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COVID-19 treatment trialed at Leicester’s Hospitals shown to reduce deaths in sickest patients by one-fifth

A treatment for COVID-19 that was trialed at Leicester’s Hospitals has been shown to reduce deaths for hospitalised patients by one-fifth in people who have not developed natural antibodies against the virus.

The latest results from the RECOVERY trial for a ‘monoclonal antibody combination’ developed by Regeneron also showed that the length of time in hospital for patients on the treatment reduced by an average of 4 days, compared to those who received a standard treatment package.

The findings are released today (Friday) as the NHS marks #Red4Research, highlighting and supporting the research teams collectively working to develop new diagnostics and treatments for COVID-19.

Professor Chris Brightling, a respiratory consultant at Leicester’s Hospitals, professor of respiratory medicine at the University of Leicester, and principal investigator for the study, said: “If a patient goes into hospital and a test shows they haven’t got any antibodies against COVID-19, then giving this combination of antibodies reduces their chances of dying by a fifth.

“Unlike other treatments we have for COVID-19 that address the symptoms of the disease, such as inflammation of the airways, this medicine directly tackles the virus itself.

“It is another weapon in the armoury against COVID-19 that could benefit our sickest patients, and once again shows the power of collaborative international research like the RECOVERY trial to answer our most pressing health challenges during a pandemic.”

Seventy-three patients at Leicester’s Hospitals received the monoclonal antibody combination.

John Bryan, 27, from Shepshed was hospitalised with COVID-19 in February 2021 after mild cold-like symptoms got progressively worse. John spent a week on the high dependency unit at Glenfield Hospital, where he was given oxygen through a ‘CPAP’ breathing aid that pushes an oxygen-air mix continuously into the lungs.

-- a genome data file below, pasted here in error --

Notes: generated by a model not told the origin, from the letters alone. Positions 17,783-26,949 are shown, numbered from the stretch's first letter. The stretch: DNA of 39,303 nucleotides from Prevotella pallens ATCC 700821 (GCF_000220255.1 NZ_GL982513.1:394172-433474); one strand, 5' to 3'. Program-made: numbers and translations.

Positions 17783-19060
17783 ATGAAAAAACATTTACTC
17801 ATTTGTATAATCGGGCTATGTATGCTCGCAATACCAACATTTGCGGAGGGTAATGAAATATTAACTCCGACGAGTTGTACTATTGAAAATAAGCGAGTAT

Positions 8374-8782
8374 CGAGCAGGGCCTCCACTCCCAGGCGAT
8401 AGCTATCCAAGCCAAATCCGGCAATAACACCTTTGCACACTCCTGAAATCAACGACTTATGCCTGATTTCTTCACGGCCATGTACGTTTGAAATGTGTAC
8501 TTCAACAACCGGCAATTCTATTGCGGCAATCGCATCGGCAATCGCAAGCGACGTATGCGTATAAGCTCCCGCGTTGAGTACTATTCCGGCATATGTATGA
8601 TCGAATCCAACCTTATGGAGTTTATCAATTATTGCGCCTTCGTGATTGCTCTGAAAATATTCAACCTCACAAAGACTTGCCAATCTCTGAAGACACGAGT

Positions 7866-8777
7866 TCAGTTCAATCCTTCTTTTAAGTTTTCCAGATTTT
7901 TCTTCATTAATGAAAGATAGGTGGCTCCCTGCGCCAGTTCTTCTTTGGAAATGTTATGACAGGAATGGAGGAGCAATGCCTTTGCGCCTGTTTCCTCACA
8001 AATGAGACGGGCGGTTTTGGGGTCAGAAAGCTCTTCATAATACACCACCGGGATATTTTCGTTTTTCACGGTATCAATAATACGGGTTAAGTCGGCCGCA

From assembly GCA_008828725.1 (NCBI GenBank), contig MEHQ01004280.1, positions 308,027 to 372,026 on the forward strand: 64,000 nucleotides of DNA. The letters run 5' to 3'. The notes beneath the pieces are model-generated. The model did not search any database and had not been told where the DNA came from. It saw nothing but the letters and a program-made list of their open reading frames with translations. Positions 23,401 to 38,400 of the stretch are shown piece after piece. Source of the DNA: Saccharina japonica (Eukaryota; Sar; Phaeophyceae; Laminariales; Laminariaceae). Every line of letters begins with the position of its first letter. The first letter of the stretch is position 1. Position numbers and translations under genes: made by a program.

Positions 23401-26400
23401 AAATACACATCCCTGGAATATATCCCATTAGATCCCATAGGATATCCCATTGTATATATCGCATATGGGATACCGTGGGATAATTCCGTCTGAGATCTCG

He said: “I was scared and thinking about my partner Daniella, and our little girl, Dolly, and how they would be coping on their own.”

John Bryan enjoying time in the garden with daughter Dolly.

John, a self-employed roofer, was approached by a research nurse to take part in the RECOVERY trial, where he was assigned the Regeneron monoclonal antibody combination. The treatment was delivered through an intravenous drip, which took about an hour to enter his body.

He said: “The day after having the treatment I came off the CPAP and within two days I felt ten times better.” John was discharged a few days later.

He added: “I just wanted to try anything that might help me get better quicker, because I felt really, really awful. It’s definitely worth taking part in research. Even if it doesn’t benefit you directly, the answers from it may be helpful for someone else in future.”

It took a further month after leaving hospital for John to feel ‘100 percent better’. He is now looking forward to growing his business and planning some family holidays.

The RECOVERY trial has so far shown that dexamethasone and tocilizumab have a significant effect on improving patient outcomes. These treatments have since been given as standard of care to patients presenting with COVID-19 in NHS hospitals. Just as importantly, it has shown that hydroxychloroquine, aspirin, colchicine, azithromycin and convalescent plasma do not have a significant effect on patients hospitalised with the disease.

Since April 2020, over 29,000 people have taken part in COVID-19 research with Leicester’s Hospitals across 39 studies classed as Urgent Public Health priority research by the Department of Health and Social Care. Over 1,300 of these patients were enrolled into the RECOVERY trial.

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